During the war, the local Home Guard (No. 3 Platoon, A Company, 6th Glamorgan Battalion, Home Guard) practiced drilling, marching and counter-marching in the extremely restricted space of the Church Hall which indirectly led in 1945 to a public meeting held in Ebenezer Chapel (now a private dwelling) to consider building a Memorial Hall in the Parish. There was support for the proposal and a committee was elected to develop the idea which it did with enthusiasm and great local support.
Fundraising was undertaken through a number of activities: drama, concerts and entertainment, whist drives, bring-and-buy sales, a carnival and flower show (later to become a gymkhana and then an annual Eisteddfod) and house-to-house collections. The most successful fund-raising activity of all was the weekly football sweep which continued until after the hall was built. After some of years of negotiation, a Conveyance was signed in the Black Tower of Cardiff Castle on 1st May 1953, meaning that a five acre site on Common Land belonging to the Lord of the Manor of Senghenydd: the Marquess of Bute was acquired for the building of the hall. In the same year, the site was levelled. Planning permission was subsequently granted and tenders invited. The Official Opening took place on Whit Monday in 1957. Raymond Gower. M.P. for Barry declared the hall open remarking that it was a “fine achievement for such a small number of people’.
The hall became the centre for social activity for the villages of Rudry, Waterloo and Draethen and has been well utilised over the years. It has been the home for the WI, venue for Chapel and Church communities supporting an active Sunday School and home for an enigmatic football team and Cricket Club. It sustained an annual Eisteddfod for many years. It was also home for Nature Club, Youth Clubs and Young Farmers Club events. It was also the venue for the annual Rudry Mountain Race, Mouse Race, Whist Drive, Harvest Supper, Pony Club, Bonfire Night, Barn Dance and Country Fairs, not forgetting an acclaimed Pantomime Production. In more recent times the hall and field has provided sports and recreational facility for the pupils at Rudry Primary School.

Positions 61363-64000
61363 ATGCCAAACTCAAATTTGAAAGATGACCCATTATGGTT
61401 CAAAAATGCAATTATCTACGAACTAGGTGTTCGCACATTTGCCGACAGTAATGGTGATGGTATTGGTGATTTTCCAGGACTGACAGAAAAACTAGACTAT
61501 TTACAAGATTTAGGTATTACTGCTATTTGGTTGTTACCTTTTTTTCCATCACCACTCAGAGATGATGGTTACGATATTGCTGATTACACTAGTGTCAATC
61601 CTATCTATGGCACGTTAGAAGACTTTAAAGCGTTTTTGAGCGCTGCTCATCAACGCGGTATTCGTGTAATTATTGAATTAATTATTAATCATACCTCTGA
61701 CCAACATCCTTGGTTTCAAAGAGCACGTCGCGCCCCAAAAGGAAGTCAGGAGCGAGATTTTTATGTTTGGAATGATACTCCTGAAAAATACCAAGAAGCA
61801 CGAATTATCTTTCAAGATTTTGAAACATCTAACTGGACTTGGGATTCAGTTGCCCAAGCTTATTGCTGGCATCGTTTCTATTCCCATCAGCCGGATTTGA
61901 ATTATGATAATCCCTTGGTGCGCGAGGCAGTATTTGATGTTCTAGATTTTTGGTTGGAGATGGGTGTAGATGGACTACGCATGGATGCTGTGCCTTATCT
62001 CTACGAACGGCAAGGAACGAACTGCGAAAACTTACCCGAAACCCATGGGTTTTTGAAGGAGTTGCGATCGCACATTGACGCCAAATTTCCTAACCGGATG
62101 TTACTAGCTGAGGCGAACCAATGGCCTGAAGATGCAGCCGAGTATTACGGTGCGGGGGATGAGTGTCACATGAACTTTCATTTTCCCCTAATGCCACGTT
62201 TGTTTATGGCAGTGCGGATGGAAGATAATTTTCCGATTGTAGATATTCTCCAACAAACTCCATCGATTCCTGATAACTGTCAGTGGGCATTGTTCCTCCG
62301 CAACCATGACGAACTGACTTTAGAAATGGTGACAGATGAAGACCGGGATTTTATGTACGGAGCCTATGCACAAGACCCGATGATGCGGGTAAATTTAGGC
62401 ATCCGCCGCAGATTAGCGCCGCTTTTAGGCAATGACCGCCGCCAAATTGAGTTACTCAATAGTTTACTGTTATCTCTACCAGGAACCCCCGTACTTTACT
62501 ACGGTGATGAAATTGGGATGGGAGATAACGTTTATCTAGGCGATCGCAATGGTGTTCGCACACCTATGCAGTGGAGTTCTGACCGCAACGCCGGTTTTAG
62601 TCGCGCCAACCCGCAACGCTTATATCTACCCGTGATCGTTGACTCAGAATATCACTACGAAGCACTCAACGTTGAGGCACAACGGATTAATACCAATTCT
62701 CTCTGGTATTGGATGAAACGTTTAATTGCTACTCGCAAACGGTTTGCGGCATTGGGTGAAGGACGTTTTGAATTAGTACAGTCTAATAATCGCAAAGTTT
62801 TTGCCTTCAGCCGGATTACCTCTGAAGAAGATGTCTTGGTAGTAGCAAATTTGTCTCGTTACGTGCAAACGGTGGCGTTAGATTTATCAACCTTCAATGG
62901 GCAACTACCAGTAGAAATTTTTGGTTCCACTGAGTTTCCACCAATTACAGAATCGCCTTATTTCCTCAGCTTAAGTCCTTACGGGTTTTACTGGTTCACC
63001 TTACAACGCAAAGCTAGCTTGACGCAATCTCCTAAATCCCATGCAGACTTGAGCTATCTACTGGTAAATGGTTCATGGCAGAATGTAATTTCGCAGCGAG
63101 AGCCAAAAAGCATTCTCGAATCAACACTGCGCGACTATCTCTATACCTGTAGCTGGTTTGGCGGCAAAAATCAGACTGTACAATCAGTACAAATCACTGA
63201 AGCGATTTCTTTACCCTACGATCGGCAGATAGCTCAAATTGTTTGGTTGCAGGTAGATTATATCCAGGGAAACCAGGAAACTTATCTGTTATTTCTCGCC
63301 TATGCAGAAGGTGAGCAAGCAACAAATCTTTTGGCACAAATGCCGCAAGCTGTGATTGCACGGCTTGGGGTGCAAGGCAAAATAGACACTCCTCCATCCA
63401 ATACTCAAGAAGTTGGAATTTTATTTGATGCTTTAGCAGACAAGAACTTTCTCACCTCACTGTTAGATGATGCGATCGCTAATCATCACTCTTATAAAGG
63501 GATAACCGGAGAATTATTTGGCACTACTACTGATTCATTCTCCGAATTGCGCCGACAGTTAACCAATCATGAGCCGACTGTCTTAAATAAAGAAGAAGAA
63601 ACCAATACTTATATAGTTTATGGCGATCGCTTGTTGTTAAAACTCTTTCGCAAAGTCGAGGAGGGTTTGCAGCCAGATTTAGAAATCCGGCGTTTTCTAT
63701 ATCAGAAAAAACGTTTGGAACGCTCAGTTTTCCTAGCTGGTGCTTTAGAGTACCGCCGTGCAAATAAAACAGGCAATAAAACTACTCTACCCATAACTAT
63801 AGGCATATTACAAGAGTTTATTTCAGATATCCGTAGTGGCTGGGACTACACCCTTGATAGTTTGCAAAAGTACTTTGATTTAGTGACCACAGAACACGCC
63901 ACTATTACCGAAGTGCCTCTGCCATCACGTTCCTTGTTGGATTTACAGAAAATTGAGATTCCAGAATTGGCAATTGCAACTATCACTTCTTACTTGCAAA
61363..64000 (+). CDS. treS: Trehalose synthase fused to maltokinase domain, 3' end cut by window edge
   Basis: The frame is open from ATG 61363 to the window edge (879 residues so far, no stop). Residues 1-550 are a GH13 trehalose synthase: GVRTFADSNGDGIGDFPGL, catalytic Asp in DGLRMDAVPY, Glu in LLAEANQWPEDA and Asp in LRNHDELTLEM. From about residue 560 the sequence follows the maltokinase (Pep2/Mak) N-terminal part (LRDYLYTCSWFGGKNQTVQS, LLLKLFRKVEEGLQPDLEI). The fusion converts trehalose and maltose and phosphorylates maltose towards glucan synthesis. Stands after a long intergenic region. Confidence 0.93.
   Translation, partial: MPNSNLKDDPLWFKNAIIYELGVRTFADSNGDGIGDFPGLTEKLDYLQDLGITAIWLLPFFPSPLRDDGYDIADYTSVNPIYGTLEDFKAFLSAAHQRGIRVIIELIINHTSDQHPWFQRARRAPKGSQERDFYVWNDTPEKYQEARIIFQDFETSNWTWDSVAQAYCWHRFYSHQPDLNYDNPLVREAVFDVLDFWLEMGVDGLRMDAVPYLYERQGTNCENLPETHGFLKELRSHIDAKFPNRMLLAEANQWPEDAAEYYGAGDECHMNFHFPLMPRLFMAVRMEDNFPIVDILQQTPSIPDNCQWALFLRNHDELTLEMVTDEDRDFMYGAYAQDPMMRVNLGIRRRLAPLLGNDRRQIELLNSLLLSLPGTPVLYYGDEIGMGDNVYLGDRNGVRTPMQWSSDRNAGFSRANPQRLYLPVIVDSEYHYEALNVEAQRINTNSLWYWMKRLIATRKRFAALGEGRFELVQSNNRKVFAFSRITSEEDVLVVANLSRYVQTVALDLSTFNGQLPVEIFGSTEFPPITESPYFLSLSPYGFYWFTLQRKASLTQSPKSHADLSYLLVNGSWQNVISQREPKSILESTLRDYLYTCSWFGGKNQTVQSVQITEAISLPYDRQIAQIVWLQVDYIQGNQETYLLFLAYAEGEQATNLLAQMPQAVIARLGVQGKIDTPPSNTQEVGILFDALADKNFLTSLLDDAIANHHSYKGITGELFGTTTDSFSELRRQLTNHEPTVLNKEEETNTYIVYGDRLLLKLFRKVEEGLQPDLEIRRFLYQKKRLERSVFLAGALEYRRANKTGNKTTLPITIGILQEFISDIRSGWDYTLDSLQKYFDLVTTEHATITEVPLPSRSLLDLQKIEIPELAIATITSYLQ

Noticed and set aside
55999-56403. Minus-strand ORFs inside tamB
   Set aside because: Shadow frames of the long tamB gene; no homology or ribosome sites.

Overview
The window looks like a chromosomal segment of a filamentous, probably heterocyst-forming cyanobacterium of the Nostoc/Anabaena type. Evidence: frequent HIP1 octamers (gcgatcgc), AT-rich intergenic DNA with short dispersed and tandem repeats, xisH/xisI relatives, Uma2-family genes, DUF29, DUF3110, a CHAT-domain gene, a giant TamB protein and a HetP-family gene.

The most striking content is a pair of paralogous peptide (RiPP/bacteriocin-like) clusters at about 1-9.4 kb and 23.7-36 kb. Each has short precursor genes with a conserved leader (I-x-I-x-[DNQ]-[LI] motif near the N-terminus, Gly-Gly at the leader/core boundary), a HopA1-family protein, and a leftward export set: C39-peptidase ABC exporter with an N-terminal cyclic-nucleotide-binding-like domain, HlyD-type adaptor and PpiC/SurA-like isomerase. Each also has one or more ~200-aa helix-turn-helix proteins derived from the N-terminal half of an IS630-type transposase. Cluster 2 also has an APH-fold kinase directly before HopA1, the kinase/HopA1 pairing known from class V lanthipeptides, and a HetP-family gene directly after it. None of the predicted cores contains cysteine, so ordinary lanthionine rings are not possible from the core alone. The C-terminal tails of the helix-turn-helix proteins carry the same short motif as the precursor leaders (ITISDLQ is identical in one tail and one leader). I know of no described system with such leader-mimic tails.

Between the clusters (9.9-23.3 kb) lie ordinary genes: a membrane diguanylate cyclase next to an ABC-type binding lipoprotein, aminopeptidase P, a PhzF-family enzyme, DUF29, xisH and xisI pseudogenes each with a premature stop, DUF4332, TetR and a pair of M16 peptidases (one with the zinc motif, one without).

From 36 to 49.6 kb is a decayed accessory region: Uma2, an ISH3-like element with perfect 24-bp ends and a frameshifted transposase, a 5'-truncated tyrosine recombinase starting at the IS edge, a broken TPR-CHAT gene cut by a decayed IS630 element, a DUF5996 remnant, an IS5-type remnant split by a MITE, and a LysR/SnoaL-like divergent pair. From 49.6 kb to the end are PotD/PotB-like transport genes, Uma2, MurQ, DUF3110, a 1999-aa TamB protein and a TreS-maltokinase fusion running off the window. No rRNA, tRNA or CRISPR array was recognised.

The hall served the parish very well over the years. However by the turn of the 21st century, it was dated and did not meet modern requirements in terms of appearance, comfort and facilities. Even though the hall had updated its facilities over the years from its own limited resources, it was generally felt that the basic provision, the fabric of the hall, poor standard toilets and sewer services, inadequate insulation and inefficient heating systems were in need of more than just remedial improvement. Following success in securing some small grants for a new kitchen, re-vamping of stage lighting, with digital projection and state of the art sound systems, the Voluntary Management Committee found new appetite for attaining further funding.
In partnership with the Community Council, two Parish-wide questionnaires were issued to determine what the community would like for their hall and how they would use it. This public consultation process was a requirement of the funding bodies, and from this, a brief was drafted and plans drawn for planning approval. Drawings were made available at the hall for public scrutiny. It was the initial intention to try and keep the hall open during the restoration work, but due to the number of successful grant applications and the subsequent amount of work to be done, this was not practicable. The project time line was compressed, allowing for economies to be achieved within reduced time scales.
• New toilets
• New kitchen
• Large side conservatory-style extension to the side of the hall overlooking the field
• New roof
• New bar area
• Lots of new storage
• New geothermal heating system of ground source heat pump and ground coils under the field
• New underfloor heating
• New flooring
• New windows and doors
• Lots of insulation to external walls, floor and roof
• New drainage
• New patio slabs
• Lots of painting and decorating
The old hall was closed at the start of 2010, and the new hall handed back to the community in July of that same year, with a community event celebrating the official opening of the new hall. A second wave of grant permitted the addition of two meeting rooms, a disabled toilet/wet room and more storage. The grant obtained also funded the reshaping and tarmacing of the car park and completing the grass overflow car park outside the extension.
The two waves of grant funding were awarded by:
• Community Facilities and Activites Programme (CFAP) administered by the Regeneration Unit of the Welsh Assembly Government (£400K)
• Community Key Fund – three awards (£110K)
• Biffa Grant (£30K)
• Beacons Grant (£20K)
• Draethen, Waterloo and Rudry Community Council (£2K)